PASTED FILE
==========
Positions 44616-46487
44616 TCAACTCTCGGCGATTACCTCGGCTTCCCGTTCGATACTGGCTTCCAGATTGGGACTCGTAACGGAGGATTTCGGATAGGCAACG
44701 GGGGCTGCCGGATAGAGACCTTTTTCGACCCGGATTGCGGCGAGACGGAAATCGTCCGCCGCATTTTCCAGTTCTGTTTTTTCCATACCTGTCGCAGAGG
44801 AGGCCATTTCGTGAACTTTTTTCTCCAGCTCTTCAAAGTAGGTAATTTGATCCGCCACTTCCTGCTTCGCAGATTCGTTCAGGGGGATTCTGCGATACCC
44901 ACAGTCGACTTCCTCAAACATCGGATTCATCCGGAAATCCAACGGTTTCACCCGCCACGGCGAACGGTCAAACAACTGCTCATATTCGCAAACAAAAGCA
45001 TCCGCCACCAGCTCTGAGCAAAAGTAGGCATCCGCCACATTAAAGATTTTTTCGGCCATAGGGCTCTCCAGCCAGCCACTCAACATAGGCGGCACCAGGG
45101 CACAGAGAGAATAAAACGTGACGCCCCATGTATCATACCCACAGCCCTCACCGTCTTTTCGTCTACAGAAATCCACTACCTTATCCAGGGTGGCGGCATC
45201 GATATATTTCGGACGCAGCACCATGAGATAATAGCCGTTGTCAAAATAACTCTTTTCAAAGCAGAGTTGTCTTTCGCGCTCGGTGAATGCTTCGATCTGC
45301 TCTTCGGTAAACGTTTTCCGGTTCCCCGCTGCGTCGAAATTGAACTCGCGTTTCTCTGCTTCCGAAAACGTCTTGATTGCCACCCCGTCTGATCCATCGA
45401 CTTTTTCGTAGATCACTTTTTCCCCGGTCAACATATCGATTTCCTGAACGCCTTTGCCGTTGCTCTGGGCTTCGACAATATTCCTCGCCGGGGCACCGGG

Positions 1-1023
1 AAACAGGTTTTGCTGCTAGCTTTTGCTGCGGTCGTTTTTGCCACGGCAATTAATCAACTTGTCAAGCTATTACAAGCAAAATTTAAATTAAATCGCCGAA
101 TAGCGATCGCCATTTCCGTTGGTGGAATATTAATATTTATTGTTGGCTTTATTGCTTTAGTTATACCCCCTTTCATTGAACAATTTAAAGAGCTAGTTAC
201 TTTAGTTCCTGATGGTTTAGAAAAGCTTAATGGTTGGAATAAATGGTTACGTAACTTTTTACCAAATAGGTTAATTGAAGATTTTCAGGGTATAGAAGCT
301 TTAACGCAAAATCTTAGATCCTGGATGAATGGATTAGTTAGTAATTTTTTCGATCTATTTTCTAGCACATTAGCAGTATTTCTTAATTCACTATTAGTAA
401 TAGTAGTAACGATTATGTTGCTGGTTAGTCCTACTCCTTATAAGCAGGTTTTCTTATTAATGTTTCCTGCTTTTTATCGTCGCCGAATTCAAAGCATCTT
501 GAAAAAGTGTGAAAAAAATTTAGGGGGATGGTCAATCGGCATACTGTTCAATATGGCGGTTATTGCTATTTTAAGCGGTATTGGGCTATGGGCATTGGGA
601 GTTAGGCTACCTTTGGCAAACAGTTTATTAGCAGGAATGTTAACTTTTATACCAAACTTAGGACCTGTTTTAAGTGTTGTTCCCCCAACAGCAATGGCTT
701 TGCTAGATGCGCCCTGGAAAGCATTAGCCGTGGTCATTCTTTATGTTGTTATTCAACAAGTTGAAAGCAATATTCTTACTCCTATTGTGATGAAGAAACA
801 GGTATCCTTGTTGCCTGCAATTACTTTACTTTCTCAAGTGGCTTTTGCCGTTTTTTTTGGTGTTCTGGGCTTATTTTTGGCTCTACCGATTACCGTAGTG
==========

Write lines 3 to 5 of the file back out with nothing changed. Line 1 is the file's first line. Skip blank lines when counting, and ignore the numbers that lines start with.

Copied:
44701 GGGGCTGCCGGATAGAGACCTTTTTCGACCCGGATTGCGGCGAGACGGAAATCGTCCGCCGCATTTTCCAGTTCTGTTTTTTCCATACCTGTCGCAGAGG
44801 AGGCCATTTCGTGAACTTTTTTCTCCAGCTCTTCAAAGTAGGTAATTTGATCCGCCACTTCCTGCTTCGCAGATTCGTTCAGGGGGATTCTGCGATACCC
44901 ACAGTCGACTTCCTCAAACATCGGATTCATCCGGAAATCCAACGGTTTCACCCGCCACGGCGAACGGTCAAACAACTGCTCATATTCGCAAACAAAAGCA